The Kansas State Wildcats (10-7, 3-1 Big 12) wrap up their two-game homestand in the MHK today by hosting the (22/23) Baylor Bears. The Bears are coming off a pucker-factor win over Iowa State in Waco earlier this week, where Baylor had the game in control till the very end, and Iowa State mounted a furious comeback, falling just short with a Georges Niang miss at the buzzer.
K-State is coming in off a very uninspiring win at home over a hapless Texas Tech team, where the Cats kept expanding out to double-digit leads just to find the Red Raiders clawing back to within a couple buckets. Check here for a recap. Also, check out the latest Q&A sesh: Our Daily Bears questions about K-State, and Bring On The Cats questions to Baylor.
Know Your Opponent
The Baylor Bears (13-3, 2-2 Big 12) have themselves a solid basketball team this year...maybe one of my favorites outside of our beloved Wildcats. Scott Drew has put together a team mostly devoid of top-100 recruits, but they play together, and they play hard, every possession. Their recipe: defend the shot well, find easy buckets and open threes, and try to rebound every single missed shot at both ends of the floor.
Defensively, the Bears are top-50 in Adjusted Defensive Efficiency (points per 100 possessions, adjusted for many factors), eFG%, 3PFG%, and Steal%, and are top-100 in just about every other quantified category.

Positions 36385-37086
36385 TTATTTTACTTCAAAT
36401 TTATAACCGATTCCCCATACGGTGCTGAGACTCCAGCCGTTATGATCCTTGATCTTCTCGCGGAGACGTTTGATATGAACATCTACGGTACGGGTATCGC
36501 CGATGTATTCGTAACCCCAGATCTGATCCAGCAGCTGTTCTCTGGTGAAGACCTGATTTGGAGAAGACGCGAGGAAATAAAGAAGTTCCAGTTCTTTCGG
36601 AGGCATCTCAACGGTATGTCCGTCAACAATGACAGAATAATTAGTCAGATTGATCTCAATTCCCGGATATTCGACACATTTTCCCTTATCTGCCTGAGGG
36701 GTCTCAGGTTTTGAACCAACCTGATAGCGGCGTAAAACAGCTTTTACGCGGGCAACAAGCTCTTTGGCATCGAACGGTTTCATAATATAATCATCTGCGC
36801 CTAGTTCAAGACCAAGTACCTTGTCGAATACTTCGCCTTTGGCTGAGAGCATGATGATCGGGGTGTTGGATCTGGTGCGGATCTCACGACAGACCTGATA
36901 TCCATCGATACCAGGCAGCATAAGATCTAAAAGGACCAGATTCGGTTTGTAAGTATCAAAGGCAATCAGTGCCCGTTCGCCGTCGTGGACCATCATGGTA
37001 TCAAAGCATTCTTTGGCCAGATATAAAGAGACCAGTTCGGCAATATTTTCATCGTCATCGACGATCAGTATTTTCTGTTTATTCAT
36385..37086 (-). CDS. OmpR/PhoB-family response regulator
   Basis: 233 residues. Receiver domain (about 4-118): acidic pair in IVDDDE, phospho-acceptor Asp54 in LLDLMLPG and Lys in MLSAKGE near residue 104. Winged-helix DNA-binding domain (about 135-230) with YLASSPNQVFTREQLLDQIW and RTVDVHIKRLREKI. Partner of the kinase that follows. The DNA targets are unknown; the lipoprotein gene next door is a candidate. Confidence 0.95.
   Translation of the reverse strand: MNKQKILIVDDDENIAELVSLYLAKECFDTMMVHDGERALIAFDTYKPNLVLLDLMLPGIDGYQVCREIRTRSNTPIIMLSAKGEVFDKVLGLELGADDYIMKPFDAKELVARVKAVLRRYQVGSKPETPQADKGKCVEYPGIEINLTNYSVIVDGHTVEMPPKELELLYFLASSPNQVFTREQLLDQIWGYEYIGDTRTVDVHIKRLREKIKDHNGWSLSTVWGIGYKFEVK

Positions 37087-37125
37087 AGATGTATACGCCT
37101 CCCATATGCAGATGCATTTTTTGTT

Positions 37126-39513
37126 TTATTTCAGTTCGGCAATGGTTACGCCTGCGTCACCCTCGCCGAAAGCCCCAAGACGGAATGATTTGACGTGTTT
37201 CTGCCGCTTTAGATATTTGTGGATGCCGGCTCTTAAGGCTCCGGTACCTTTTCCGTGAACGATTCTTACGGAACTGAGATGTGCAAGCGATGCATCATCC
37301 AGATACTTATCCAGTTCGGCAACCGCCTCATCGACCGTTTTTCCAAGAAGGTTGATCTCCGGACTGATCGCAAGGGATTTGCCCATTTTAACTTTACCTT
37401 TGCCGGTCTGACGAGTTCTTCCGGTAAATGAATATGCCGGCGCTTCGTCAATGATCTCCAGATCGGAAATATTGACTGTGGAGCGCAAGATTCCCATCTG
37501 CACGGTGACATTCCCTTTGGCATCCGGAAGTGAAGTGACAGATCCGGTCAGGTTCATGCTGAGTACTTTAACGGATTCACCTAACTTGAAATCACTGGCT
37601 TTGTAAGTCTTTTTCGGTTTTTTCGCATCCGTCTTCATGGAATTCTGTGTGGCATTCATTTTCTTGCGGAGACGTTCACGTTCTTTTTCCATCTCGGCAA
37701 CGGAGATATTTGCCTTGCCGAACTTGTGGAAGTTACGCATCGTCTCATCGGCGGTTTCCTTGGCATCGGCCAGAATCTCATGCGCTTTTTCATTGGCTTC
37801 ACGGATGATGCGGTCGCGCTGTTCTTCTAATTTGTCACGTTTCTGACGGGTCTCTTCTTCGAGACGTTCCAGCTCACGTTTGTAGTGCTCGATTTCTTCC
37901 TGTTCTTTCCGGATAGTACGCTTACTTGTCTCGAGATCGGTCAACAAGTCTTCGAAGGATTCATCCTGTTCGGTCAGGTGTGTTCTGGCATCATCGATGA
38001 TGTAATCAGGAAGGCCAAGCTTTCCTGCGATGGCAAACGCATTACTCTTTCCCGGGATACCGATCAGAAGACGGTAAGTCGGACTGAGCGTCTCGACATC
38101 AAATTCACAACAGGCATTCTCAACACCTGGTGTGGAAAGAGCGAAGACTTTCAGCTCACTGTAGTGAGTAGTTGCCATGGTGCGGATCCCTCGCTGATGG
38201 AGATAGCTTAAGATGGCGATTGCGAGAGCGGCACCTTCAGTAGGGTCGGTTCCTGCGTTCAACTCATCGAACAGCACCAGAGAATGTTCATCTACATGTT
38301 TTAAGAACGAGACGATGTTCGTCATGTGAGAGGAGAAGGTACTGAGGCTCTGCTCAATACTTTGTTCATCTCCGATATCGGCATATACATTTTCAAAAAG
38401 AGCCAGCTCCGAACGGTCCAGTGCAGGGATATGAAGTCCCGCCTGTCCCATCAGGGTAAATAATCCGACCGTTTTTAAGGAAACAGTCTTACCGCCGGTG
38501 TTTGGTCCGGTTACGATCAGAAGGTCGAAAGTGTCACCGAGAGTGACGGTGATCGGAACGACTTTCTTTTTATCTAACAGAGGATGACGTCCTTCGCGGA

On the offensive end of the floor, the Bears are also top-100 in 3PFG%, and their Adjusted Offensive Efficiency is nuts, at 112.7 points per 100 possessions (#19 in the country). Their only real weakness on offense is from the charity stripe, as they are collectively in the bottom third of the country in FT% (to put it in perspective, we're in the middle third...barely).
What is really impressive about Baylor, though, is when the shot goes up. Baylor is the #3 offensive rebounding team in the country, snagging back 44.1% of their misses (16.3orpg) to create extra scoring opportunities. They are also #6 in the country in overall rebounding, tallying a mind-boggling 41.4 windexes every contest. That, my friends, is crashing the glass.
Worth noting: K-State (second-to-last) and Baylor (last) are the slowest paced teams in the Big 12, and by a large margin. Both teams are sub-300 (remember, there are only 351 teams in D-I basketball) in adjusted tempo - how many possessions each team would garner against the average team.
Keep a close watch on:
Junior forward Rico Gathers, senior guard Kenny Chery, and junior forward Taurean Prince. Gathers might possibly be my favorite non-Wildcat basketball player in the country with his hardhat-and-lunchpail ethic on the floor. One of five players in the power-5 conferences averaging a double-double on the season (and the only player in the Big 12 to do so), Gathers checks in at 10.3ppg and 11.6rpg, and contributes almost 1.5 steals per game. Kenny Chery runs the show out front, adding 10.4ppg and leads the team at just over 4 assists per game. Prince actually leads the team in scoring (11.6ppg) from the bench, and is Baylor's best marksman behind the arc; he also adds in 5.5rpg, and a blocked shot and a steal per contest.